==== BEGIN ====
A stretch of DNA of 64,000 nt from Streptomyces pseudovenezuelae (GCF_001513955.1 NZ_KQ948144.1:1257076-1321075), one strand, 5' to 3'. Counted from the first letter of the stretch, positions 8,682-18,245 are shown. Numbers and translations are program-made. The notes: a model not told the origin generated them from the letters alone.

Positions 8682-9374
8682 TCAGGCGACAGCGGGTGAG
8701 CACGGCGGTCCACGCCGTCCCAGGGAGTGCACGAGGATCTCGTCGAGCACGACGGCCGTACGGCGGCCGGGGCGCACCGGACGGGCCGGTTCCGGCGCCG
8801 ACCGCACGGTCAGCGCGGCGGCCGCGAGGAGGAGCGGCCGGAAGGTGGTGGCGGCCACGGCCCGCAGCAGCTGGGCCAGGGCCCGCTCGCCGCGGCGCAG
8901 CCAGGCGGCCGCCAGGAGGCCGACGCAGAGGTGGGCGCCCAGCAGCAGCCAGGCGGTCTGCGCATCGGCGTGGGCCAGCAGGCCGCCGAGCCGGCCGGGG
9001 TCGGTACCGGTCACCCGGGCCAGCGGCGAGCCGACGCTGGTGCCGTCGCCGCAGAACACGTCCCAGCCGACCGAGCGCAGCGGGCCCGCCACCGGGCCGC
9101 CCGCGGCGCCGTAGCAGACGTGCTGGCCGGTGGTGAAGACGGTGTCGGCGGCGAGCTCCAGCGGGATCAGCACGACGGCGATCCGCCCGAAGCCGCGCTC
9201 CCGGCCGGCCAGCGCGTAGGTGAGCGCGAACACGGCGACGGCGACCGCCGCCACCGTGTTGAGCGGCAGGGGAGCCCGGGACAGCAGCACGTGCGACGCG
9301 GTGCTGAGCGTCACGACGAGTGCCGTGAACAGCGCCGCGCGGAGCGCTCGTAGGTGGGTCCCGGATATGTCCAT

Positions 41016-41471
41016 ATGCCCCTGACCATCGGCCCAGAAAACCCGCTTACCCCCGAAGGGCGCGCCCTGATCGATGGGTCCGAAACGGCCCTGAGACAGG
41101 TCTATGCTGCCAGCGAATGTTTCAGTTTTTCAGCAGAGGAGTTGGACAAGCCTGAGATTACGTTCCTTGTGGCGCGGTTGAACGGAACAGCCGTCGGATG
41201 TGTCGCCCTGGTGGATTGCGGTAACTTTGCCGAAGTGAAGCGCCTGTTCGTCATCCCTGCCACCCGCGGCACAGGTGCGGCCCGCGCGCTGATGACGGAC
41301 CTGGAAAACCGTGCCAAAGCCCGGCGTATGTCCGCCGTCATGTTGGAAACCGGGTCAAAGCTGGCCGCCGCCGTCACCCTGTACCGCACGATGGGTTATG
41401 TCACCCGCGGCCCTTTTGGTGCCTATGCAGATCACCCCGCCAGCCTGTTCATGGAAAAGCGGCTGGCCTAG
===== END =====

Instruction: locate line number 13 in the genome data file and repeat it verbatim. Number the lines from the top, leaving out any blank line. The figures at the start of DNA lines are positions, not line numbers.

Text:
41101 TCTATGCTGCCAGCGAATGTTTCAGTTTTTCAGCAGAGGAGTTGGACAAGCCTGAGATTACGTTCCTTGTGGCGCGGTTGAACGGAACAGCCGTCGGATG